Even the intensity of life in the capital could not distract him from his fixation with Corsica, however, and a month later (October 1792)–under the pretext of escorting his sister, Elisa, home from school–he arranged to return once again to Ajaccio. That he was able to win approval on such grounds would lead some to suspect that he was sent by government officials for the purpose of spying on Pasquale Paoli, whose loyalty to the revolutionary regime was in question. In any case, upon his arrival he met with Paoli to request command of national guard forces in a Paris-inspired plan to invade nearby Sardinia, then at war with France. Though Paoli did not favor the plan and continued to harbor the deepest reservations about Napoleon, he reluctantly agreed to a scheme in which Napoleon would join some 800 National Guardsmen on a mission to seize an island off the coast in preparation for a larger assault on Sardinia proper. The expedition no sooner made a successful landing, however, than the commander, citing a mutiny among the sailors, ordered an abrupt return to Corsica, nearly leaving Napoleon behind in his haste. Though furious at the mission’s failure, Napoleon would remain largely unsuspecting of any subterfuge despite later evidence suggesting that Paoli had orchestrated the entire incident in order to discredit him.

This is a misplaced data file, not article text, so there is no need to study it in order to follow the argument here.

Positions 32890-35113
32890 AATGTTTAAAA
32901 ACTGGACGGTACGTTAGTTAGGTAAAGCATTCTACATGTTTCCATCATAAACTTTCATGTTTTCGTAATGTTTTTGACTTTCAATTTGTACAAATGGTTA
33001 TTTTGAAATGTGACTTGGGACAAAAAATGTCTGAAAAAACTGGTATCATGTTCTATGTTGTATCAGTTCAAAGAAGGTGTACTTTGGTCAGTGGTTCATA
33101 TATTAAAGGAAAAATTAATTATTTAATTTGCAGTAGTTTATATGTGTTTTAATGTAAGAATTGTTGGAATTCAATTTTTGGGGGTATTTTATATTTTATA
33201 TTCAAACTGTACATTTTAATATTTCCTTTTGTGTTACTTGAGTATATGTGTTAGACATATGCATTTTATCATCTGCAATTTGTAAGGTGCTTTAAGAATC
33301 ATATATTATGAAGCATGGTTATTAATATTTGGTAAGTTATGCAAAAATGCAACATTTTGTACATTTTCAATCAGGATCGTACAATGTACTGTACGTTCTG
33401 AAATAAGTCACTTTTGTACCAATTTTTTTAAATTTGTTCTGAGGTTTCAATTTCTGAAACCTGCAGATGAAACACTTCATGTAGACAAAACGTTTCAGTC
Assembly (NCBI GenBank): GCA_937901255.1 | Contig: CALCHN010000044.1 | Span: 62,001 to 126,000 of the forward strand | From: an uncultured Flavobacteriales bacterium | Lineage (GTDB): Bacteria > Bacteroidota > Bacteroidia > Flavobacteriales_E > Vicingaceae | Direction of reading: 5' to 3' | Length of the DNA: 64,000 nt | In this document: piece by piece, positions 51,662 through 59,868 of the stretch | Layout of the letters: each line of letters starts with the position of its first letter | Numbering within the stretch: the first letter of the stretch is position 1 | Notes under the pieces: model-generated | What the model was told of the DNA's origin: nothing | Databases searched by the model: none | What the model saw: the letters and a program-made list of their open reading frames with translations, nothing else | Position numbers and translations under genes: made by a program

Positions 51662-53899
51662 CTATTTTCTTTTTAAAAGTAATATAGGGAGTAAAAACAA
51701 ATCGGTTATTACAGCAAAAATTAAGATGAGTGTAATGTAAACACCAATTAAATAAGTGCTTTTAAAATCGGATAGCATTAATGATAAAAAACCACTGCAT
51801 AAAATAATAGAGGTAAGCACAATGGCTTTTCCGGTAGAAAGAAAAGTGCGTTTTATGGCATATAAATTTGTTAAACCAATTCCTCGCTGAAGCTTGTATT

Having once again run afoul of the island’s complicated politics, Napoleon hatched yet another scheme to seize power by force. Removing his mother and siblings to a safe place elsewhere on the island, he mounted his own sea-borne attack on Ajaccio in hopes that a sizable pro-French faction would rally to his cause. The town held out against him, however, responding to his ill-conceived attempt at a take-over by officially condemning him and seizing his family home. Bitterly disillusioned, he had little choice but to arrange passage to the mainland for his family and flee to Toulon, his efforts to play a leadership role in his homeland at an end. Throughout a career of unprecedented success, Corsica would remain one of the few places Napoleon was unable to conquer.